The Feller baseball is an official Wilson American Association ball, noting Roy Hamey as president. This ball was used exclusively by the American Association between 1945 and 1947. It should be noted that Feller’s pitch was not thrown in a game but was thrown in a pre game exhibition, so the use of a non-official ball is entirely plausible. Notations written on the baseball in ink are “August 20, 1946” “145 FT. per Second or 98 Miles per Hour. World Record.” The adjacent panel is signed by bullpen coach George Susce, and authenticated by SGC Authentic. Later, we took the added step of submitting the ball to James Spence Authentication, who also provided a Letter of Authentication on the Susce signature. Susce wore #28 for the Indians throughout his career as both a player and a coach, and he can be seen in the above video, catching the record-breaking pitches from Feller. The Feller “signature” on the baseball is a clubhouse signature, written in an unknown hand.
The Ryan baseball is a Spalding official Lee MacPhail American League baseball. We consulted with Brandon Gruenbaum, author of the excellent research publication “History of the Baseball,” and he confirmed that Spalding official baseballs were definitely used in the American League as early as 1974. The ball, also somewhat worn and toned, features an inscription in felt tip marker on one panel reading “This ball was thrown 100.8 MPH on 9/7/74 for a worlds record.” The adjacent panel has been signed in ballpoint by Nolan Ryan, with another panel signed and inscribed by Bill Kunkel, who was the second base umpire for the game. Kunkel’s inscription and the identifying writing were clearly written in the same ink, and appear to have been written in the same hand. Ryan’s signature, applied in different ink, has faded considerably but is unmistakably Ryan’s. Kunkel’s signature and inscription, as well as Ryan’s signature, have been authenticated by both SGC Authentic and James Spence Authentication.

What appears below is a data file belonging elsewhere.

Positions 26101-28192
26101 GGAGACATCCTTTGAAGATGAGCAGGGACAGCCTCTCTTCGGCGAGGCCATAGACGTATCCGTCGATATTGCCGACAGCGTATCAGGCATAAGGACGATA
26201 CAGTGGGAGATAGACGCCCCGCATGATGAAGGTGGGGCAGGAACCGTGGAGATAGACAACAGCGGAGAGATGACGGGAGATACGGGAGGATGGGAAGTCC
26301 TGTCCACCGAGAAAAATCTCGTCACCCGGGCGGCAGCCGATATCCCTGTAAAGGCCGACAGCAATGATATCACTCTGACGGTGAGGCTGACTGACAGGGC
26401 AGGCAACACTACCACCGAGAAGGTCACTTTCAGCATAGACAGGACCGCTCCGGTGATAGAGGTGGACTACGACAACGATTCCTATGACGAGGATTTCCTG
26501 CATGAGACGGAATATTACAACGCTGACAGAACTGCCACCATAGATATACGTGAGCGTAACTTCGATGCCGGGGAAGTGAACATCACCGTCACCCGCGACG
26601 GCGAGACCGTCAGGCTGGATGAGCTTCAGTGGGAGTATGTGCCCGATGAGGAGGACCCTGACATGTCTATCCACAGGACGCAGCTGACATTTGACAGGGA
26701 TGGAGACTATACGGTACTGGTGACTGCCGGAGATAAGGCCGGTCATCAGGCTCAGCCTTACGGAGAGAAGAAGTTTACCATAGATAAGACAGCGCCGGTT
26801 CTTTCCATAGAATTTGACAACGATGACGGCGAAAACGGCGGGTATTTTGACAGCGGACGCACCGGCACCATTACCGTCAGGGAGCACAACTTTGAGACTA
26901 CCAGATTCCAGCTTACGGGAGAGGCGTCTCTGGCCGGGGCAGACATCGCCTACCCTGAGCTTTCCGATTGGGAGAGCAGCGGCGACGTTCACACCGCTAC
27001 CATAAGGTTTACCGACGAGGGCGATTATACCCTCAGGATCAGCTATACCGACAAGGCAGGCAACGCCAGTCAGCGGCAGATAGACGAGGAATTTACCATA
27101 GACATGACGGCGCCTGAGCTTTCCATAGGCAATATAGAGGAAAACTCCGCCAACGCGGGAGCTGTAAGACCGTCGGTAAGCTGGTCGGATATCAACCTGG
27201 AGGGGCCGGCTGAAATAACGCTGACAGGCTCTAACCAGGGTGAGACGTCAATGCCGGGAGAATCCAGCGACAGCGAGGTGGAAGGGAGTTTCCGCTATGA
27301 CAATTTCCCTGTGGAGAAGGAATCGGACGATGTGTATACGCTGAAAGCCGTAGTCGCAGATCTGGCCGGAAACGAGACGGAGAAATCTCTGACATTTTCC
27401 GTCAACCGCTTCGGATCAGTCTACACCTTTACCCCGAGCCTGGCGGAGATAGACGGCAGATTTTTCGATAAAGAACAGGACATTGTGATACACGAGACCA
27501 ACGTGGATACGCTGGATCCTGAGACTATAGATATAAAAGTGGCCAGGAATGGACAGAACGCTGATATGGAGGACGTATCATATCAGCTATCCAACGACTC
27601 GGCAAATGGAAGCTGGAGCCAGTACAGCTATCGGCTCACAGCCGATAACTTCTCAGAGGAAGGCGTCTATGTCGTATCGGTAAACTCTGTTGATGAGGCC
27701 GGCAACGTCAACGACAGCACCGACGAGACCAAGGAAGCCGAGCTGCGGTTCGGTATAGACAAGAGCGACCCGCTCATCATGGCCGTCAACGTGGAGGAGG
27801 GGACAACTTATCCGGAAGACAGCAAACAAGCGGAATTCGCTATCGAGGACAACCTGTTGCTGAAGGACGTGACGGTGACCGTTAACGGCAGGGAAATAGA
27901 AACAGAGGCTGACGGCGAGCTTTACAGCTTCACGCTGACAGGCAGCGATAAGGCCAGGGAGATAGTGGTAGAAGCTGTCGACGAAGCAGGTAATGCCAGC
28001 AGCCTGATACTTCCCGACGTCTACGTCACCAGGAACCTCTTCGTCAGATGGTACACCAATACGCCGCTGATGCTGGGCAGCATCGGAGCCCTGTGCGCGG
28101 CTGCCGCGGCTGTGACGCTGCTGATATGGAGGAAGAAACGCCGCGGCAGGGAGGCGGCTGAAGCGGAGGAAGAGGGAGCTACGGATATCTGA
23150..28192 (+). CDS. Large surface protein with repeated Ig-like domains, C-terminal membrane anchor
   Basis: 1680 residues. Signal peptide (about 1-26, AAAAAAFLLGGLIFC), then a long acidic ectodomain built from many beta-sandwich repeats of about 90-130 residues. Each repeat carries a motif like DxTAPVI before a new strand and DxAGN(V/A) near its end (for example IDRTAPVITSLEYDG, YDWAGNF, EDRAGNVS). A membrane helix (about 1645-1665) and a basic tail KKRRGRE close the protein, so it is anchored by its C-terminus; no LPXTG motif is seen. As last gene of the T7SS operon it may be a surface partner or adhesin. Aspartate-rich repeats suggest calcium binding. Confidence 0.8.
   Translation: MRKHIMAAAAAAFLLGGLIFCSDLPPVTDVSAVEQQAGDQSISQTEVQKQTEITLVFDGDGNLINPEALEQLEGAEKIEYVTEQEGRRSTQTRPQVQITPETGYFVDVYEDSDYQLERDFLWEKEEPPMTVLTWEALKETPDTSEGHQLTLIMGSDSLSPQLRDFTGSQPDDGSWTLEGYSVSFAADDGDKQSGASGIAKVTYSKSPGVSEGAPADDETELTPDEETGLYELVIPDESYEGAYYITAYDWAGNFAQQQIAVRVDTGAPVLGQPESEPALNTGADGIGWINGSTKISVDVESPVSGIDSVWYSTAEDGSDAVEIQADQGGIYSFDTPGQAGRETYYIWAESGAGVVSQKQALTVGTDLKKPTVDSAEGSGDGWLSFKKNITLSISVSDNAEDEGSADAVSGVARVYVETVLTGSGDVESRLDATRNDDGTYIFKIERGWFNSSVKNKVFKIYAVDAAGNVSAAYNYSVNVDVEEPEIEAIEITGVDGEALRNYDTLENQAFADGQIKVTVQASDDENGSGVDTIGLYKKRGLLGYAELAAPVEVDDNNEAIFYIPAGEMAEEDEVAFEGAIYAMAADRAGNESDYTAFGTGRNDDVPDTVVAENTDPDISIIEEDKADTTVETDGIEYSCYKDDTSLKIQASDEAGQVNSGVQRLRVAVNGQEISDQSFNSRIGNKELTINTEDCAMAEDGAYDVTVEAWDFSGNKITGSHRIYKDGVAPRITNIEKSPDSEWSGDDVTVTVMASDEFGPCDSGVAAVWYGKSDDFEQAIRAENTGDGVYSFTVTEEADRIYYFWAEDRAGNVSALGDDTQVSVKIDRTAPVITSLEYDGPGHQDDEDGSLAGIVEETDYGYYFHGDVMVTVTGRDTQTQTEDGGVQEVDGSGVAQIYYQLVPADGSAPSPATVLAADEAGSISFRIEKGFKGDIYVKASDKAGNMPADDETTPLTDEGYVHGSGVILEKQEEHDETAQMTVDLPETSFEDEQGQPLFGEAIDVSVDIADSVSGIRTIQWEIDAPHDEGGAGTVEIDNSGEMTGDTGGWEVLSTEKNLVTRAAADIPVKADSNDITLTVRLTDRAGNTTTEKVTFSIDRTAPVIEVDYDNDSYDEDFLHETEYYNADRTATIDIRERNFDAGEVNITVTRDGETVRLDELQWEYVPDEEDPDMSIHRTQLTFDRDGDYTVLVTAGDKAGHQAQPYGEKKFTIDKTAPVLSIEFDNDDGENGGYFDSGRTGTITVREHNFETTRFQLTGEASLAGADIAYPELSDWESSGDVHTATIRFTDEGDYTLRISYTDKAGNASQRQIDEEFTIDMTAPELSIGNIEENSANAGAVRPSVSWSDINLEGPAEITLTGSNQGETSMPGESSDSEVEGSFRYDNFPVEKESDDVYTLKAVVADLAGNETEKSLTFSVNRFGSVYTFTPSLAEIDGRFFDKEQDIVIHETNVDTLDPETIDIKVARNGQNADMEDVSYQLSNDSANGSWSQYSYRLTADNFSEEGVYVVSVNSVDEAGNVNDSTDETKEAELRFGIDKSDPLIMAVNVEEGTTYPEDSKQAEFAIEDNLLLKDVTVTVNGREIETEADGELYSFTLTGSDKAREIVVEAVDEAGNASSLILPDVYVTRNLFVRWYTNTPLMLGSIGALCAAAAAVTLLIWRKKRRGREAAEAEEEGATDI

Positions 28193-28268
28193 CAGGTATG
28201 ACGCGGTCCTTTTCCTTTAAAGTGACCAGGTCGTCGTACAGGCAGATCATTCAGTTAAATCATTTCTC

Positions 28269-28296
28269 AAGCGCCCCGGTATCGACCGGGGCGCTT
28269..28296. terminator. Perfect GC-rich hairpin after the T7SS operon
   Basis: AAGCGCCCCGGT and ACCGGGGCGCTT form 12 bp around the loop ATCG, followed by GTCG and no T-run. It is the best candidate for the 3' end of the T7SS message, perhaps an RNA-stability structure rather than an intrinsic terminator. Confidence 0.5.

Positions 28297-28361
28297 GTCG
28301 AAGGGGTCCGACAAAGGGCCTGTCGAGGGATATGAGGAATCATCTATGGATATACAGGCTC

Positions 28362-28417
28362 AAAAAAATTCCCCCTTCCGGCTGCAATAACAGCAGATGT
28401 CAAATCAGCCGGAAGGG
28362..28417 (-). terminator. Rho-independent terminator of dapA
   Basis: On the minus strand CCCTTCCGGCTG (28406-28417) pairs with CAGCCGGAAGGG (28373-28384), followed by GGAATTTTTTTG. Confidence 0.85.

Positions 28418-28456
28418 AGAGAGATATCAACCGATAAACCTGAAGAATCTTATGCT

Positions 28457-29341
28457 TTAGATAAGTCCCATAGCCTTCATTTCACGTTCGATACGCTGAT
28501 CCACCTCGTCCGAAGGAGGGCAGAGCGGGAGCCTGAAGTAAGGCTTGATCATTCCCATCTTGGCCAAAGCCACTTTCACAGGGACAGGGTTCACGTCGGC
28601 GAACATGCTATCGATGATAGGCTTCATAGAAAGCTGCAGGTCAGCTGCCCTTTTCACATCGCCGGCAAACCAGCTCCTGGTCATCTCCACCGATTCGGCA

This is an incredible piece of historically significant memorabilia. The legends of Bob Feller and Nolan Ryan are legends against which every power pitcher who has come after them is compared. Everybody – even the casual baseball fan – knows that Nolan Ryan threw 100 miles per hour, and this is the very ball he threw! And of course, like the power pitchers of today who are chasing the legend of Nolan Ryan, Ryan broke into baseball chasing the legend of Bob Feller – and this is the ball he threw as well. Truly a museum-quality pair of baseballs, worthy of becoming the centerpiece of any memorabilia collection. LOA on the Susce signature by SGC Authentic and James Spence Authentication. LOA on the Ryan signature and the Kunkel signature/inscription by SGC Authentic and James Spence Authentication.
Other significant autographs featured in our Spring auction:
Spectacular Multi-Signed vintage baseball from the Zach Wheat estate, signed by 33 players, beautiful 1916 postcard written & signed by Honus Wagner, gorgeous album page signed by Lou Gehrig, Joe DiMaggio and Red Rolfe
Visit our auction for even more fantastic autographs, from the likes of Home Run Baker, Roy Campanella, Happy Chandler, Fred Clarke, Mickey Cochrane, Ki Ki Cuyler, Joe DiMaggio, Mickey Mantle, Roger Maris, Billy Martin, Branch Rickey, Jacob Ruppert and Ed Barrow, Hilton Smith, Tris Speaker, George Steinbrenner, Paul Waner, Cy Young, and many more!